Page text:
A year ago, I sat down and decided that maybe my routine had become a rut. That what I thought of as consistency and a stable life was really a little bit of a safety net, an easy way out; a way to control everything and avoid chaos at all cost. Have I mentioned how much I hate chaos?
From this acknowledgement came the weekly “chaotic” moment: 52 weeks, one moment of yes instead of no, one new experience embraced.
I did not make it 52 weeks.
I did not think of chaos and interrupting my routine after I saw the way a freak accident could take a life and turn it completely around. It didn’t feel right, or honest, to continue to write about my small chaotic moments when a little girl and her mama and daddy and everyone else who loved her were watching her learn how to swallow, walk, talk, and just be again.
But, while I was not thinking about chaos, regularly recording the interruptions I sought out to my day, or purposely saying yes to an invite or request, I did, in fact, learn something those last 26 weeks about adapting to chaos: I learned that sitting in Sunday afternoon traffic is nothing compared to sitting in a hospital room; I learned that being a friend sometimes means being a protector, and it sometimes means sitting in the parking lot and crying in your coffee while one friend holds your hand and you both think of the other friend you just left behind with books and a hug and fuck-all else because all you can do is be there.
What I really learned is that perspective can change everything. And it’s okay to live the life in front of you, while acknowledging the hardships around you. I was reminded this past year that life is complex, and I don’t need to invite chaos to live and acknowledge the good and bad parts of it.
If you know me, you know I am not afraid to leave an event early. In fact, if you know me well, you know that if I’m still there at the end, it’s because you’ve somehow trapped me there (parked an excavator in front of my truck, for instance, Jeff), or guilted me by making a larger effort (driving from Nevada, Bri? Well played.).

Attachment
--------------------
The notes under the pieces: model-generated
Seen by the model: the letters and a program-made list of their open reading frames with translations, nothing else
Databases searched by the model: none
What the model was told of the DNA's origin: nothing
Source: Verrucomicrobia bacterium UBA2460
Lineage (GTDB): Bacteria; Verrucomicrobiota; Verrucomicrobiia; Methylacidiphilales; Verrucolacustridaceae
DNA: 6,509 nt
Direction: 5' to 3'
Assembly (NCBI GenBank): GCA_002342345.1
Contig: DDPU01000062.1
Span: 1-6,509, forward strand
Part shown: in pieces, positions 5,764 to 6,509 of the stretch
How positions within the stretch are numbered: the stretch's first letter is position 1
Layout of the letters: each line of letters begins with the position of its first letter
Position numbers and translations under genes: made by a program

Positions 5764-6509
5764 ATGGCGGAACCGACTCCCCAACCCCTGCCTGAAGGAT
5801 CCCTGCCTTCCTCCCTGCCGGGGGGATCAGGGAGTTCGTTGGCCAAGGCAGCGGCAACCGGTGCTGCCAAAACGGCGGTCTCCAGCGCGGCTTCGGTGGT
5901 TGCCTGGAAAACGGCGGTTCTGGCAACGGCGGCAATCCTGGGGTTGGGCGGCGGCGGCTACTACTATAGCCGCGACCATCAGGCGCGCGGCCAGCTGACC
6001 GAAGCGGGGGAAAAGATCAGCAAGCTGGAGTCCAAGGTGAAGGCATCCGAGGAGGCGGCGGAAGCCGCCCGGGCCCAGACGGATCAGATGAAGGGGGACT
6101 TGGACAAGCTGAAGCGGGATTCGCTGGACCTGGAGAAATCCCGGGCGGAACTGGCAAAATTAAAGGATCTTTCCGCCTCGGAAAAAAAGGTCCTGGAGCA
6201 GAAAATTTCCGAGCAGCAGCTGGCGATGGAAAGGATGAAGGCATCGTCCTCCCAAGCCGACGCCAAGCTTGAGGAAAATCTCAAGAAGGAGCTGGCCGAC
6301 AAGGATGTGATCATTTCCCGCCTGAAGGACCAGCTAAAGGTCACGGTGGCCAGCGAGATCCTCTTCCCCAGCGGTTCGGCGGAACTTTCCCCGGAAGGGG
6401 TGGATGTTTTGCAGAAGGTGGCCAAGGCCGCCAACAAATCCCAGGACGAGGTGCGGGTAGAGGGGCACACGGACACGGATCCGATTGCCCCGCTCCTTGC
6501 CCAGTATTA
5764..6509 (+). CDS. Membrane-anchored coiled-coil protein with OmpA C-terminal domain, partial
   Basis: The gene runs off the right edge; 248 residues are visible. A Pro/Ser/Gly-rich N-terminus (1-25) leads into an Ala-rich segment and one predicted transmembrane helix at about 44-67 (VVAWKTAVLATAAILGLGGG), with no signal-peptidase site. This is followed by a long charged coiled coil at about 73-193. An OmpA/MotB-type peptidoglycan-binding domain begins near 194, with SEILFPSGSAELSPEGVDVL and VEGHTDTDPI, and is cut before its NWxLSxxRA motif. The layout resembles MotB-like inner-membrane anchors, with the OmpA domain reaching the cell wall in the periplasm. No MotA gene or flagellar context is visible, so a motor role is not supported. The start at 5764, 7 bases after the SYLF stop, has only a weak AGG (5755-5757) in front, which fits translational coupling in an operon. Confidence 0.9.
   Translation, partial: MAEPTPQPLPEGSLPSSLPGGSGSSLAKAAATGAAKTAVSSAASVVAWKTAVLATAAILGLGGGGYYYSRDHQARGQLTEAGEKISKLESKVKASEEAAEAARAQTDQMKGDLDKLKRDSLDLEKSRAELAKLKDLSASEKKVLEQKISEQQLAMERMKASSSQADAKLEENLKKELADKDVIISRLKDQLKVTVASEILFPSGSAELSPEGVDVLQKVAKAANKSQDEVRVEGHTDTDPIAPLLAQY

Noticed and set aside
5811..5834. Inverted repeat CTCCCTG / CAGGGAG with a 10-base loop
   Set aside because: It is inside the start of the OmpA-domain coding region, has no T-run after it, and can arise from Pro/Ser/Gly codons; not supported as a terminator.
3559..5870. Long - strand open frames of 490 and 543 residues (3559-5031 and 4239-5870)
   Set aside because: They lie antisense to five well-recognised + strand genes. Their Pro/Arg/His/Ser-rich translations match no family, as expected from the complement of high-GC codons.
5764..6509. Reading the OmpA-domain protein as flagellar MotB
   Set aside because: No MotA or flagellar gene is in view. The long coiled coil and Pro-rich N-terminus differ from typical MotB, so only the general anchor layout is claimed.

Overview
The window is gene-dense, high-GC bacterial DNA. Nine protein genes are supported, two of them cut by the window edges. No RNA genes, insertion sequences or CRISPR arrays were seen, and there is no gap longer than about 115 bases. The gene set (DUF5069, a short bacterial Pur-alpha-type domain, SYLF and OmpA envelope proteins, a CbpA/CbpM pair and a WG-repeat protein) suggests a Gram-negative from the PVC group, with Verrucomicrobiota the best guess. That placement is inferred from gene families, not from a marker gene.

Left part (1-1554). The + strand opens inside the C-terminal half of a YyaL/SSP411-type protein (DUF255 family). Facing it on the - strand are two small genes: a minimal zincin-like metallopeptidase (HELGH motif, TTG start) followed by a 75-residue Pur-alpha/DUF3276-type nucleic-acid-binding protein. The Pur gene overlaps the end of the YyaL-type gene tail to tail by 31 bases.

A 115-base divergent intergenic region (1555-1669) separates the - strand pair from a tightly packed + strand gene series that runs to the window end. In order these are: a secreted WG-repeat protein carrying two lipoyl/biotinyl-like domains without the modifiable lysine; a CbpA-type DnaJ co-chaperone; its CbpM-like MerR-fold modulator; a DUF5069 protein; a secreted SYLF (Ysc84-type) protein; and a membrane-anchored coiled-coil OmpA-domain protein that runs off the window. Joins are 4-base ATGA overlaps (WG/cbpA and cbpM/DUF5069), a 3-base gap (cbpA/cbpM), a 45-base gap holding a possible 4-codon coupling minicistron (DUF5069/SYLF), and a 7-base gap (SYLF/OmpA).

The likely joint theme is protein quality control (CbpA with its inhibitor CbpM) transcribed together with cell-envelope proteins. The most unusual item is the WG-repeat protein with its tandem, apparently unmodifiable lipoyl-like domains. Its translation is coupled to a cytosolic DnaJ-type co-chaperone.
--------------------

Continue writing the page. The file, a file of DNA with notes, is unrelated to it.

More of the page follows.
This is not just because I’m the very definition of an extroverted introvert—or the friendliest unfriendly person as my Scorpio sister calls me—but because I like to control how things end. Cue fake gasps here.
Yes, I read the end of a book first. Yes, I look up the end to a movie if I am on the fence of whether or not I want to watch it. Sometimes, I look it up on my phone while we’re in the middle of watching it because I cannot stand not knowing. I don’t know when this habit began; I don’t even know why. I know it must be hereditary because I see it in my daughter as she holds her place in a novel with her finger and skips a hundred pages ahead to read, or when she closes her eyes and plugs her ears during a movie and asks me to tell her if it gets better.
I choose to believe it always gets better, Livvy-Love, even if we aren’t in control at first. I hate that, hate knowing I can’t anticipate everything, adapt to it early, be ready for it. But the book I was reading this morning reminded me that there is something more important than being a “one day” person (thank you, Abby Jimenez). That being a person who embraces the now, this moment, is as important as planning for the future moments to come, if only because we can’t control the when and how of anything but right this minute.
2023, you took something from us all. You broke our hearts, our spirits, and our belief in a lot of ways. But you also gave us faith. You gave us miracles, and you gave us the understanding that while life cannot always be controlled or anticipated, it can be lived, and lived well, when we see a way forward. Blakely Grace: you showed us there is almost always a way forward, and we can adapt the fuck out of it if need be, so long as we are strong enough, resilient enough, and willing enough to keep going.
That’s the perspective that I am taking into 2024: my way forward. This includes writing a teaching memoir, learning to hand-letter (dear god, I am awful but it’s so fun), adventuring with Old Man River and Liv, and finding the awesomeness in my daughter even when she’s writing another five paragraph essay about lying…because the first really needed some edits on those citations and a different action plan:)
Happy 2024, loves. May your way forward be both predictable and exciting.